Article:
Here are more short reports on the hottest topics from the record-high stacks of letters and email we've received this spring.
• Best annuals for sun
• When weedkiller drifts from the neighbor's, and other property line disputes
• Voles controlled with traps and baits
• Blue and pink hydrangeas won't bloom
• Thumbs up AND down advice for tree planting
For the best floral display in full sun, don't look to the rare and unusual. Stick with tried and true plants that have been popular a long time. These reliable money-makers attract more research dollars, which means more varieties are bred, giving us more choices in colors, heights and disease-resistance varieties.
Our suggestions this year are salvia, petunia and marigold in beds that are well watered and fertilized. Sweet alyssum, globe amaranth (Gomphrena globosa ) and cosmos may fare better in average to dry beds that aren't so rich in nitrogen.
These involve diplomacy as well as horticultural craft. Take a property-line problem such as plants killed by a neighbor's drifting lawn herbicide. Short wooden fencing can block or absorb most of an over-spray, temporary plastic covers for at-risk plants can prevent problems, and immediate hosing-off can mitigate the effect. Yet all of these work even better if you involve the neighbor and/or the neighbor's lawn care firm.
When you take the problem to others, avoid emotion and accusation. Such events are more often accidents than deliberately destructive acts and misdiagnosis is always possible, so allow for both possibilities. "I think some lawn weed killer might have gotten onto these plants. It's possible they keeled over from heat stress but it looks more like the pesticide burn shown in the 'Ortho Home Problem Solver.'"
Use a problem-solving approach, in which you expect to give and well as get, "I'll install some edging and keep the seed heads cut off of the plants on that edge so they don't pop up as weeds in your lawn. So you shouldn't have to spray right at the edge. Could you pay special attention there to keep the spray from splashing or blowing?"
Looks like we'll have another year of vole trouble, what farmers called a "mouse year." If you note trails carved into lawn or beds -- shallow trenches the diameter of garden hose -- and clean holes into the ground the size of quarters or poker chips, voles are living there.
These rodents, also called meadow mice, are mouse-sized but active by day and prefer the outdoors where they eat the crowns and roots of lawn and other plants.
Don't ignore them -- in a mouse year a pair of voles in spring can become a clan of 100 by August. Natural predators such as hawks, owls, foxes, coyotes, cats and rat terriers can't keep up.
Place a mouse trap next to every hole. Bait it with peanut butter, smeared on both the top and underside of the trap's trigger. Make a cover for each trap -- notch the rim of a cardboard box to make a vole door, then invert the box over the vole hole and trap to darken the area. A brick on the box will hold it in place even on windy days.
Check and reset traps daily -- it's not unusual to catch dozens of voles in May of a mouse year.
Poison baits are another option but keep them under wraps to keep other animals from being killed. This includes anything that preys on mice and other rodents and might pounce upon a poisoned but not yet dead vole. It's been reported that some rodent populations are building resistance to the anti-coagulants in some products, so poison meant to kill can "walk around" in a resistant vole's body and end up being fed to a young owl, nestling hawk or fox kit. So do all you can to keep vole killing "under cover."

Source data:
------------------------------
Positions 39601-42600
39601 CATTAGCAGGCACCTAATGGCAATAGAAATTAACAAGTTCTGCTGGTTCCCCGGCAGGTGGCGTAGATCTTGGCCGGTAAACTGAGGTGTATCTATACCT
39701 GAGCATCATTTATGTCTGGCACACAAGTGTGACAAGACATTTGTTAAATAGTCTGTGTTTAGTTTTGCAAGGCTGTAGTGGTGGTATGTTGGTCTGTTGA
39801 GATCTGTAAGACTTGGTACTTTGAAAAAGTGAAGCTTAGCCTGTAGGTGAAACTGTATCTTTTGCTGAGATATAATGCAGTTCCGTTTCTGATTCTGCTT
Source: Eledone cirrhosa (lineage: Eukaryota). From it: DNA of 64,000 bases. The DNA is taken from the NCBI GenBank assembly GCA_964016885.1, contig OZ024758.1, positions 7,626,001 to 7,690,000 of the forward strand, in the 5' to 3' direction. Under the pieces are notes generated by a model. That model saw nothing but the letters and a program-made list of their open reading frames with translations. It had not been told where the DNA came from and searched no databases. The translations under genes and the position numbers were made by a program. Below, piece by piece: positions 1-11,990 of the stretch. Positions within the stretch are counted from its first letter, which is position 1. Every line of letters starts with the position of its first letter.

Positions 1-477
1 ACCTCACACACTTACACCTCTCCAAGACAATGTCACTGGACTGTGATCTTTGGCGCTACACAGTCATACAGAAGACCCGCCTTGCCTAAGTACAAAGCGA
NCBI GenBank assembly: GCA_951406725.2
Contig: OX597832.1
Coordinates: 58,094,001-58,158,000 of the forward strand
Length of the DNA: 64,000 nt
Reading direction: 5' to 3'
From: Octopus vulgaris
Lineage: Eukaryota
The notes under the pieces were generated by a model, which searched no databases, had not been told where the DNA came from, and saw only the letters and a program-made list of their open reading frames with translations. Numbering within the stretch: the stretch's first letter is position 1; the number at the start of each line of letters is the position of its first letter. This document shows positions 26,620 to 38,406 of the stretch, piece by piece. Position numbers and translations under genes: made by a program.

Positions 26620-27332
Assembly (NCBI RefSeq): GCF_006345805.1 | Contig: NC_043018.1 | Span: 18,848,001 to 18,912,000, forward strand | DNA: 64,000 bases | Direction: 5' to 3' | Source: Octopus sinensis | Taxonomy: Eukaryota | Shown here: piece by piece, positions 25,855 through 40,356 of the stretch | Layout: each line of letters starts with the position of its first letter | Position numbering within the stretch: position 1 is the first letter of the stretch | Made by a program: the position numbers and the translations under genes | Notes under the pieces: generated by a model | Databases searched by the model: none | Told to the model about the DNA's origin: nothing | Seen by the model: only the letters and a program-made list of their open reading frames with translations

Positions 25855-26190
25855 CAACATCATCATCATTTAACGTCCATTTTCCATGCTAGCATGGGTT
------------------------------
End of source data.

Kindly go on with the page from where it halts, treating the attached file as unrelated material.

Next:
The best cover we've seen for such baits is a length of plastic plumbing pipe about 1-1/2" in diameter, cut in half with a "T" spliced in. Put bait into the pipe through the "T", then cap that opening. Leave the ends of the pipe open and lay it on the ground, "T" up, where voles are active.
Mice and voles can crawl in to the bait but rain, birds and pets are not so likely to reach it.
The pipe is also handy in tangled settings, such as a bed of thick groundcover Euonymus or Cotoneaster being ravaged by voles. You can slip the pipe under the plants' stems so it's on the ground and hidden, yet you will be able to refill the bait if you leave its "T" protruding.
If your blue or pink hydrangea has refused to bloom or bloomed only scantily, it will probably disappoint you again this year. It's not your fault, fertilizer makes no difference, and it's unlikely you can change the situation.
Winter cold kills the tip buds of Hydrangea macrophylla and H. serrata, the mophead and lacecap hydrangeas. Once those tip buds are killed, so is the plant's potential to bloom that year. You can tell in spring if you have a chance for flowers by checking the large bud at the tip of each branch. If it's plump and firm, like a good head of leaf lettuce, the winter was mild enough to spare it and you may get bloom. If it's dried out or blackened, don't bother hoping.
In a mild winter we've seen plants with live tip buds in early April... although we often see those survivors killed by spring frosts.
...to starting small rather than planting 10- and 20-foot trees. A larger tree loses more root in a move, up to 90% of its roots, so it requires far more care than the impatient gardener will give. A big transplant often dies back, succumbs to pests, or finds itself four years later looking up to a healthier, faster growing "small" tree planted at the same time.
...to mulch stacked against the trunk of a tree. No matter whether the tree is young or old, the heat and moisture quickly begin destroying the bark, the tree's foremost defense against insects such as borers and diseases like butt rot. That tree will eventually snap at the base. We may blame it on a storm or errant motorist, but it's the mulcher's fault.
First published 5/4/02, updated 4/11/14